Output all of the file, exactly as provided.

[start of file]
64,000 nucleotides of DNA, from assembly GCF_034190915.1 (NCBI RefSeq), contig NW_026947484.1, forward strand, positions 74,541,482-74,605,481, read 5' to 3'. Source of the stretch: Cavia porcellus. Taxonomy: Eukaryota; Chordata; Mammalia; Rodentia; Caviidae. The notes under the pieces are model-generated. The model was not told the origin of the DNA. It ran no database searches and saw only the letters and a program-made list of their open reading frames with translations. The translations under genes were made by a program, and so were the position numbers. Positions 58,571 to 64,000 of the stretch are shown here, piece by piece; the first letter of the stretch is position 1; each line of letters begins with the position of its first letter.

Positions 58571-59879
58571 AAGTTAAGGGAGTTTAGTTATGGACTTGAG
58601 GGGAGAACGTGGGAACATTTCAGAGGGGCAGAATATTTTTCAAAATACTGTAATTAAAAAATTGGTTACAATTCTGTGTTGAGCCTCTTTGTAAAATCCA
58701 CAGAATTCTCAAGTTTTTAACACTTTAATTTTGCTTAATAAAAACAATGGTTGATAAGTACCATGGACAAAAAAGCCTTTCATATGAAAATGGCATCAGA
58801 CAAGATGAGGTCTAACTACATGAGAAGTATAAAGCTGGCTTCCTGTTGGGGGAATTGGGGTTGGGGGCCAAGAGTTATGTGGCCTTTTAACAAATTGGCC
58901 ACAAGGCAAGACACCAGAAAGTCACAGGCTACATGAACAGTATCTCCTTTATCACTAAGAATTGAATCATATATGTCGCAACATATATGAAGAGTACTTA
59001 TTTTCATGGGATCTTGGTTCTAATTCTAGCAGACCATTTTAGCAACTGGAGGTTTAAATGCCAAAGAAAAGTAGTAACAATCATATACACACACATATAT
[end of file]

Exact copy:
64,000 nucleotides of DNA, from assembly GCF_034190915.1 (NCBI RefSeq), contig NW_026947484.1, forward strand, positions 74,541,482-74,605,481, read 5' to 3'. Source of the stretch: Cavia porcellus. Taxonomy: Eukaryota; Chordata; Mammalia; Rodentia; Caviidae. The notes under the pieces are model-generated. The model was not told the origin of the DNA. It ran no database searches and saw only the letters and a program-made list of their open reading frames with translations. The translations under genes were made by a program, and so were the position numbers. Positions 58,571 to 64,000 of the stretch are shown here, piece by piece; the first letter of the stretch is position 1; each line of letters begins with the position of its first letter.

Positions 58571-59879
58571 AAGTTAAGGGAGTTTAGTTATGGACTTGAG
58601 GGGAGAACGTGGGAACATTTCAGAGGGGCAGAATATTTTTCAAAATACTGTAATTAAAAAATTGGTTACAATTCTGTGTTGAGCCTCTTTGTAAAATCCA
58701 CAGAATTCTCAAGTTTTTAACACTTTAATTTTGCTTAATAAAAACAATGGTTGATAAGTACCATGGACAAAAAAGCCTTTCATATGAAAATGGCATCAGA
58801 CAAGATGAGGTCTAACTACATGAGAAGTATAAAGCTGGCTTCCTGTTGGGGGAATTGGGGTTGGGGGCCAAGAGTTATGTGGCCTTTTAACAAATTGGCC
58901 ACAAGGCAAGACACCAGAAAGTCACAGGCTACATGAACAGTATCTCCTTTATCACTAAGAATTGAATCATATATGTCGCAACATATATGAAGAGTACTTA
59001 TTTTCATGGGATCTTGGTTCTAATTCTAGCAGACCATTTTAGCAACTGGAGGTTTAAATGCCAAAGAAAAGTAGTAACAATCATATACACACACATATAT